It seems like Lent always manages to sneak up on me. Every single year. As you likely know, this season begins on Ash Wednesday (which is February 17th this year) and runs for a period of 40 days until Easter. (The Sundays don't count. That's how you make the math work. Every Sunday is a feast of the Resurrection.)
Lent is traditionally a time of penitence, during which we are reminded of our mortality and brokenness -- both as individuals and as social systems. This year, however, it seems like death has been all around us, and that will make Lent feel a little different for me. Perhaps, with the worst of the pandemic hopefully behind us, it might be fruitful to see this Lent as a time to prepare ourselves to finally celebrate Easter since we did not really get to do that much last year.
Here are some resources to help with your own Lenten journey:
We will return to in-person worship beginning on Ash Wednesday with one service at 6pm. It will be a Holy Eucharist with the imposition of ashes. It will be livestreamed (on Facebook or YouTube -- not Zoom!) for those who are unable to attend or just not comfortable returning yet. For those watching remotely, you are encouraged to pick up a container of ashes at the church on Tuesday or Wednesday to use at the appropriate point in the service. Please just call first to ensure that the building is open. Our in-person worship will continue on the Sundays after Ash Wednesday, with one service for now at 9:15am. Please remember that we require masks at all times and that household groups must space 10 feet apart.
Our formation program during Lent will be based on A Spring in the Desert by Frank & Victoria Logue. We will learn about Christian virtues through the dual lenses of Scripture and the Desert Mothers and Fathers. It just seems appropriate right now to draw on the wisdom of those who found God in a barren place. You can join us in-person after the church service or on Zoom. You don't need to have read the book since we will be using a companion video series by the authors.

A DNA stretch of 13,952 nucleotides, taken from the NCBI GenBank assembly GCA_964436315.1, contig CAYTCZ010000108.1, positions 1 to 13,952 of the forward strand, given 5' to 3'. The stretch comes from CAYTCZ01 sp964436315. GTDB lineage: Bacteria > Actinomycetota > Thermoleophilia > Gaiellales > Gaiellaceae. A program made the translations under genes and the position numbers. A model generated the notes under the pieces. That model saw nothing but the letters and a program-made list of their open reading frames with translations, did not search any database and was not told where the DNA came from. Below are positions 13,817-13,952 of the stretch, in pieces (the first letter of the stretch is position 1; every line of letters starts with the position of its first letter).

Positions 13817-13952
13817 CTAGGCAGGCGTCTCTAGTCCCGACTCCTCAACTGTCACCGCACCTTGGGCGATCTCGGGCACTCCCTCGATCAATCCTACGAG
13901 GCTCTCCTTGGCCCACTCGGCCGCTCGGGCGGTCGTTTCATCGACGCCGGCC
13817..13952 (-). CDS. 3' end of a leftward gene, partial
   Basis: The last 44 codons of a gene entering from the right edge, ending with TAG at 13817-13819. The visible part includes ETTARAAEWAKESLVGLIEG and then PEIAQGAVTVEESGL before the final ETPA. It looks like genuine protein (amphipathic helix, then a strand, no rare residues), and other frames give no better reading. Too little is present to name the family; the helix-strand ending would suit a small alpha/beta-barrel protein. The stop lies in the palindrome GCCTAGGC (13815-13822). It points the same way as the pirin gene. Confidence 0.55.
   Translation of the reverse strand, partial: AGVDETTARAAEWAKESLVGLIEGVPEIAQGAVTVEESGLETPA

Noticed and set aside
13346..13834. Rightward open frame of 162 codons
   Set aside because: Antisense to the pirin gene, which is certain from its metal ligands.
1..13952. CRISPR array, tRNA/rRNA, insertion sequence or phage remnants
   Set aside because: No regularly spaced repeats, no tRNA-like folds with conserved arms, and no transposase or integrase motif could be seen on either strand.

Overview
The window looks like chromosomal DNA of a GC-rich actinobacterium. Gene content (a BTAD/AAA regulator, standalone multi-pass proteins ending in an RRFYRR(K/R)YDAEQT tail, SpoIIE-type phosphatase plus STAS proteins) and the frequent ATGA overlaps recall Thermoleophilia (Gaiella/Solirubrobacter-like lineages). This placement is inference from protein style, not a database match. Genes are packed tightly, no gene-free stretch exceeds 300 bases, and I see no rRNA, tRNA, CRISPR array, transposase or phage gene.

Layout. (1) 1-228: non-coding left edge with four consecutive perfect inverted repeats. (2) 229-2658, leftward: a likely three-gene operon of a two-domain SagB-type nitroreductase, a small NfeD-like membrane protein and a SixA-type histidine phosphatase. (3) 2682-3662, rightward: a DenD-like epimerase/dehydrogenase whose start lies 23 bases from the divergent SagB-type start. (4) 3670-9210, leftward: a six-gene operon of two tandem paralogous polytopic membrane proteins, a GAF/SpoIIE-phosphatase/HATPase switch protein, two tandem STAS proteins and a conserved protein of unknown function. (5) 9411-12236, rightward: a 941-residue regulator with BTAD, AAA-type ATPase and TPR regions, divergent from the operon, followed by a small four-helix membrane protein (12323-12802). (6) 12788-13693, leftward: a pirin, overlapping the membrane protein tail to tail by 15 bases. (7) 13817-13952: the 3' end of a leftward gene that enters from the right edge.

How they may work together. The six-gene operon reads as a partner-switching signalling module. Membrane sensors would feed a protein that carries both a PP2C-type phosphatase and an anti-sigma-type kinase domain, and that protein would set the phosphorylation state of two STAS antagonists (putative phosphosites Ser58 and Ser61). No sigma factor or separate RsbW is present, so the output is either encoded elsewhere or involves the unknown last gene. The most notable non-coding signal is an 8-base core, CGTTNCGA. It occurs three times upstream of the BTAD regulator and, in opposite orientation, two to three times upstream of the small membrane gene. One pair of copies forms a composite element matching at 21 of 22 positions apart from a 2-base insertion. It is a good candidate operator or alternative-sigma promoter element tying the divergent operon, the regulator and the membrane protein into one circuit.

- I will once again be available to hear private confessions during Lent. In our Anglican tradition, we believe that all Christians are able to confess their sins directly to God and receive forgiveness. However, we recognize that some people find their consciences burdened and need to hear the words of absolution spoken directly to them by a priest. Our mantra for this is "all may, none must, some should". All confessions are kept absolutely secret. Feel free to contact me directly to make arrangements.
The Living Compass produces an excellent devotional booklet every Advent and Lent. You can download a free PDF in English or in Spanish.
Church Publishing (the publishing arm of The Episcopal Church) has produced a free guide to Lent and Easter for families which is full of great activities to do at home. You can download it here.
Episcopal Relief & Development (the branch of The Episcopal Church devoted to fighting hunger, poverty, disaster, and disease both domestically and around the world) has produced a series of Lenten meditations based on the theme of lament. As they note, we have all faces so many losses in this last year and may not have had time to grieve them all. You can download the free PDF in English or in Spanish.
Finally, the brothers of the Society of Saint John the Evangelist, an Episcopal monastic community in Massachusetts, is offering weekly videos with different ways to pray through Lent. You can sign up for their emails on their website.
I wish you all a holy Lent, and look forward to celebrating Easter with you.